So, not that you’re likely to care, but I’m putting you on notice Tor, Ace, DAW, Del Rey, Harper Collins, Spectra, and all other publishers who think I should pay premium prices for shoddy ebooks, or who charge just as much for a paper copy. I’m not buying from you anymore. In print or electronic formats. At least not unless there’s a coupon or a second hand shop involved.
I can hear the outrage from some of you, saying that by doing this I’m hurting authors. Oh, really? Let’s look at that statement a little more closely, shall we, because by that logic I hurt authors every time I walk into a bookstore. What I’m doing is deciding where I’m going to spend my money based on perceived value of the product. When I go to a bookstore to buy a book, I consider several things, such as author, genre, subgenre, and price. And I buy what I consider to be the best value. I leave all the other volumes on the shelves. Am I hurting some authors because I decide their books aren’t a good value for me and don’t buy them? No more than anyone else does who chooses one book over another.
And by saying I’m not buying anything from certain publishers (other than a few exceptions for favorite authors and bloody few of those), I’m not hurting those publishers’ authors for the reasons explained in the previous paragraph. Instead I’m helping other authors who are publishing their own stuff, who get more money from the sale (even at a lower price) than they would with a large publisher. As I understand the math, if I spend the same amount of money I have been, only I buy more books at lower prices, more authors will make more money per sale than they would through a traditional publisher. In my economy that’s a good thing.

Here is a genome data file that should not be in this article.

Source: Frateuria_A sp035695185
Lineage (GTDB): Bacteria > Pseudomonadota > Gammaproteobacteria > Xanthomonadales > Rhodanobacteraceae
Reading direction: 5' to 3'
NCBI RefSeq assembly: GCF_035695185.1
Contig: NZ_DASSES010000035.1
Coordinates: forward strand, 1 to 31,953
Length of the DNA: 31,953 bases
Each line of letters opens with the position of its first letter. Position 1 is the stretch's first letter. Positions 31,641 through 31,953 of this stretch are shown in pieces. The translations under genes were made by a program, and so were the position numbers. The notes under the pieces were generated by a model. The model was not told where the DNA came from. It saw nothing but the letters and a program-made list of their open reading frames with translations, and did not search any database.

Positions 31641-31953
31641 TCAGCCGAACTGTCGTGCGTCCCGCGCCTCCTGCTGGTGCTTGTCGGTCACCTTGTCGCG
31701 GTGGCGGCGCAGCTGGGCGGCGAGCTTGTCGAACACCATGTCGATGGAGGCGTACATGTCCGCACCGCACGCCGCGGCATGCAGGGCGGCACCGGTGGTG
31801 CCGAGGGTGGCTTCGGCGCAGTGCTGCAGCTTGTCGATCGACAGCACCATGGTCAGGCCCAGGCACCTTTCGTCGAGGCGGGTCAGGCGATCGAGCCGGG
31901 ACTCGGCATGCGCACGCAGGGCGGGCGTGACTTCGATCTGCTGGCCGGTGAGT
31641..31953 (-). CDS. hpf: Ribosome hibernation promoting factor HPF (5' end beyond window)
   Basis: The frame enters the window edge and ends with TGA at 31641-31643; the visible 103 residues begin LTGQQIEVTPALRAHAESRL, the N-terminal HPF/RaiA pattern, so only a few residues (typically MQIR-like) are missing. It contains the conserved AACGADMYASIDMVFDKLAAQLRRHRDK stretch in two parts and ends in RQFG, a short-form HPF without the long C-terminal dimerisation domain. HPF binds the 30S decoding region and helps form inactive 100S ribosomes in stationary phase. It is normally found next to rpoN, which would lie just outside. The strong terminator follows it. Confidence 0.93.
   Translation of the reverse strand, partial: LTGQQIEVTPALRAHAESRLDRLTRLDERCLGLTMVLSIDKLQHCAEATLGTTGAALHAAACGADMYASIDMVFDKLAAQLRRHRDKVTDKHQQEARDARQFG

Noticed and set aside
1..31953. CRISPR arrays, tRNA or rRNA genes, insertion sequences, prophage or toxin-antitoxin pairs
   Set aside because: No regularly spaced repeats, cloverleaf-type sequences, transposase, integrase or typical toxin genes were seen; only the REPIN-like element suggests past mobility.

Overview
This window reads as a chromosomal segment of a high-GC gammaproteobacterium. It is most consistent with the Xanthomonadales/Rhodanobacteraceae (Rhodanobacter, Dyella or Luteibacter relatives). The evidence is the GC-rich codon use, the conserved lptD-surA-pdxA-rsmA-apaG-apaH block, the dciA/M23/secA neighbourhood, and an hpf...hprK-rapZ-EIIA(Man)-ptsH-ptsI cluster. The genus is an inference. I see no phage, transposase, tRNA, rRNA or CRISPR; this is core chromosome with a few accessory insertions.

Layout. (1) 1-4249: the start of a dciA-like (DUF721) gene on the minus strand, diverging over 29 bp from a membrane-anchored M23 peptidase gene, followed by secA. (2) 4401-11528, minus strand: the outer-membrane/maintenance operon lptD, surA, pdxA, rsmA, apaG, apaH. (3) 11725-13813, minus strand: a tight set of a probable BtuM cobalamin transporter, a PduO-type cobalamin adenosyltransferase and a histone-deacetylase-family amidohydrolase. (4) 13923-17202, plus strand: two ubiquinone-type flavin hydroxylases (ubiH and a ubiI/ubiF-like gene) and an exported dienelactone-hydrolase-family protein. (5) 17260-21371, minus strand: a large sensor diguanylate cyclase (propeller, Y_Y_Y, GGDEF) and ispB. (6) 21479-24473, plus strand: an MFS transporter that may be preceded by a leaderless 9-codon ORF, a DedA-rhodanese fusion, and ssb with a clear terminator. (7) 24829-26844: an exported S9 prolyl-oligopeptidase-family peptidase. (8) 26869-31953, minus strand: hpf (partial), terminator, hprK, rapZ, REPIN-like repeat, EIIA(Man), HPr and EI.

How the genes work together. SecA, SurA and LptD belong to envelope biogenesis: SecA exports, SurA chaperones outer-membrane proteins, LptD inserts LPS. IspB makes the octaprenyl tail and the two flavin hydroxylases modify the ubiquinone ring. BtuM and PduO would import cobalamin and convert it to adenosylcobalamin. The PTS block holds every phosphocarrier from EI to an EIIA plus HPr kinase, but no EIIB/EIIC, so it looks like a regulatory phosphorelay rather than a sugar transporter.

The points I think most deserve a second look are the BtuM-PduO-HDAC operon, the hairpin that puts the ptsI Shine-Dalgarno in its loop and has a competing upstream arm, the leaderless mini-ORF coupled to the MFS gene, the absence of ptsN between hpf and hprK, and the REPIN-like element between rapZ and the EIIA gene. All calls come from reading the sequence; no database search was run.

I’m still going to buy from traditional publishers, just not most of the big boys. I’ll have a list of publishers I’ll be buying a lot from in 2012 in an upcoming post.
In the meantime, I’ve got indie/small press published books by the following authors to read (in no particular order; links are to author pages rather than books): Ty Johnston, Charles Gramlich, David J. West, Barry Nugent, Stephen D. Sullivan, Ken St. Andre, Chris Northern, Katherine Eliska Kiimbriel, Todd Shryock, James Hutchings, Moses Siregar III and Charles R. Saunders. Just to name a few. If you’re name is in this list, and I choose to review one of your books, I’ll send you an email. Please be patient; that’s a lot to read, and those are only the indie/small press items in the TBR stack.
For those you who are
gluttons for punishment interested, here are links to all the reviews of indie/small press books I’ve done in the last year in reverse chronological order: The Paths of Righteousness by James Reasoner, Strange Worlds edited by Jeff Doten, Stones by Gerald So, Dark Heroes edited by Jessy Marie Roberts, Age of Giants Awakenings by Rob Reasor, Tisarian’s Treasure by J. M. Martin, Dreams in the Fire edited by Mark Finn and Chris Gruber, Gods of Justice edited by Kevin Hosey and K. Stoddard Hayes, The Ladies of Trade Town edited by Lee Martindale.
I also published a review of The Roads to Baldairn Motte by Craig Comer, Ahimsa Kerp, and Garrett Calcaterra at Rogue Blades Entertainment.